The 2,952-acre McClellan Air Force Base (McAFB) site was established in 1936 and operated as an Air Force Logistics Command Base with a
primary mission of management, maintenance, and repair of aircraft, electronics, and communication equipment.
Between 1946 and 1972,
McClellan’s activities were expanded to encompass the Air Force’s nuclear weapons radiological assessment program. The program was responsible
for analyzing the sampled constituents of atomic and nuclear weapon explosion residue and fallout. The operation and maintenance of aircraft have
involved the use, storage, and disposal of hazardous materials including industrial solvents, caustic cleansers, paints, metal plating wastes,
and a variety of fuel oils and lubricants. There is also a substantial amount of radiological contamination of the site.
The Air Force has identified 318 waste areas and potential release locations divided into 10 operable units.
The extent radiological contamination of McClellan only recently come to light cleanup program will be the largest such activity in the State of California,
with ten radiologically contaminated landfills that may eventually have to be excavated, at a cost to the taxpayer of $1.5 billion.
Approximately 22,800 people live within a 3-mile radius of the site. Under BRAC IV, McClellan AFB closed as an active military base in July 2001.
The County of Sacramento and their development partner have leased over one third of the leasable building space to a variety of
businesses and organizations that are now part of McClellan Business Park. Property leasing began over the objections of the former McClellan Restoration Advisory Board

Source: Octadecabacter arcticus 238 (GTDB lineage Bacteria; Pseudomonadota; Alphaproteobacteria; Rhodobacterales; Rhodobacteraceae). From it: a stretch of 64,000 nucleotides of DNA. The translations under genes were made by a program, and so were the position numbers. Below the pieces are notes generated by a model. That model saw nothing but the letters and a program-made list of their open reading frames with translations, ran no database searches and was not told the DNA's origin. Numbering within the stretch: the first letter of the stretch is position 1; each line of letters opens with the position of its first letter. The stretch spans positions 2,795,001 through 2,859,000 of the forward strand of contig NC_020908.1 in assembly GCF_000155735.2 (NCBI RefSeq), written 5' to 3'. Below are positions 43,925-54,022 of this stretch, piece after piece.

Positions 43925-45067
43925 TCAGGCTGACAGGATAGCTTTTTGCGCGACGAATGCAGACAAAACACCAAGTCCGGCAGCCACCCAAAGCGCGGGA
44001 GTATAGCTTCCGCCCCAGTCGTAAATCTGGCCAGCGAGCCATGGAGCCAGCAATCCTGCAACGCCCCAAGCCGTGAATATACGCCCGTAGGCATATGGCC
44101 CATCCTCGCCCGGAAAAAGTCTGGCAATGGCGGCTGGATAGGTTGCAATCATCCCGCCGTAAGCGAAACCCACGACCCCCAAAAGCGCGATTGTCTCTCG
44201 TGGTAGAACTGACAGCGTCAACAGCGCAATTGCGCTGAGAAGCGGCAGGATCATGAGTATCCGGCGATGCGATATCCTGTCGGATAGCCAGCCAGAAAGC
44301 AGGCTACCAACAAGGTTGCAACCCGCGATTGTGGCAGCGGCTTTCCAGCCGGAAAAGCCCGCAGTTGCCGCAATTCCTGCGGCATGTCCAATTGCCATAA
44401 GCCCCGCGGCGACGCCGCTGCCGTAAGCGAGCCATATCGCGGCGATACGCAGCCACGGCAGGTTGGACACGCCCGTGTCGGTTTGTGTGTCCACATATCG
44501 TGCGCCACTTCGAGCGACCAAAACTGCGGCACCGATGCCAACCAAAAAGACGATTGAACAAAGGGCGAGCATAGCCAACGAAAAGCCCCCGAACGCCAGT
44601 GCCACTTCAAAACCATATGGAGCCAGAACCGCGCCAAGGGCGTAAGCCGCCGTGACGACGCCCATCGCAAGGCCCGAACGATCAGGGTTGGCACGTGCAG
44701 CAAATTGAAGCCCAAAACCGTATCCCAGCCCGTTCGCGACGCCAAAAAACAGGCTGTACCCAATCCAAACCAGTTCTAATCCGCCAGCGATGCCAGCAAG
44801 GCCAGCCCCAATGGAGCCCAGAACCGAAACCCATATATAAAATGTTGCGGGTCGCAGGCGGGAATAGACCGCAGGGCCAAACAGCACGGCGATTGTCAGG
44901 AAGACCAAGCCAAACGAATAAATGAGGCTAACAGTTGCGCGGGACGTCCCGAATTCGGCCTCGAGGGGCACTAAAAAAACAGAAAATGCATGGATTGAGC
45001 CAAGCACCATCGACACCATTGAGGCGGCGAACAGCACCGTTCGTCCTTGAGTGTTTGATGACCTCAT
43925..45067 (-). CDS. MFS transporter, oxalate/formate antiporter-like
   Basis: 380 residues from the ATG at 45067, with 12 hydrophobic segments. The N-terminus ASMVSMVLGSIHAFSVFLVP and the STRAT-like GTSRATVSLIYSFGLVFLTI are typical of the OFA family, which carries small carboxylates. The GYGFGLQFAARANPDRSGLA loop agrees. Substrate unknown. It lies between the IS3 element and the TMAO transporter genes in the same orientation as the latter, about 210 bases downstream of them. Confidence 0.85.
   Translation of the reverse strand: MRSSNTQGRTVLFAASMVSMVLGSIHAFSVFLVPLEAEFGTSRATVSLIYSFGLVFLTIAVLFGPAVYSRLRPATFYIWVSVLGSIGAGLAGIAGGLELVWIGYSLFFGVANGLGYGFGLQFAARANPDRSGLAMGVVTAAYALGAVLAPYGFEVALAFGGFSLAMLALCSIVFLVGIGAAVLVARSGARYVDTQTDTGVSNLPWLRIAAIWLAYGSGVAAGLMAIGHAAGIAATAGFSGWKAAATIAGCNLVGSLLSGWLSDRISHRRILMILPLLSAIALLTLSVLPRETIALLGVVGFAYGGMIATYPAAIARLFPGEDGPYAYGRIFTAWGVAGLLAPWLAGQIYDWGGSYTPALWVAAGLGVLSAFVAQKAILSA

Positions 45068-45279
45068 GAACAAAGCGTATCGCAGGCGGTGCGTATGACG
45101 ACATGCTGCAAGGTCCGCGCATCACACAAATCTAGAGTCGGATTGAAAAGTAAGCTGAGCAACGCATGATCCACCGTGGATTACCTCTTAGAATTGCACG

(RAB) who raised concerns about the Air Force’s poor characterization of the radiological contamination and the safety of workers. Most of the McClellan RAB was composed
of long-term former base employees familiar with the facilities environmental management practices. In 2000, the Air Force sacked the former RAB after it sought to hire an
independent radiological expert to review the military’s evaluation of the site. A new RAB has been installed with no former employees and no nearby residents represented.
Active cleanup of solvents in soil and groundwater has been ongoing, and other studies are now nearing completion and will support final
cleanup decisions over the next 7 years. Remaining soil cleanup actions are anticipated to occur while the current and new businesses and development are established and
property is transferred by deed over the next 10 to 15 years.
Initially, Arc Ecology worked with the members of the former RAB to negotiate a reasonable settlement of its differences with the Air Force.
The problem between the RAB and the Air Force stretched into the Bush Administration, which was much less respective to the notion of protecting
the public’s right to participate. Currently, the community is left with out a RAB representing the impacted
stakeholder communities and without any form of environmental and economic development technical support.
In the meantime, the Air Force is in the process of making some of the most significant decisions with regard
to the future of the cleanup program base-wide. Arc Ecology is therefore working to expand our program staff
to enable us to provide the greater McClellan community with environmental science staff support.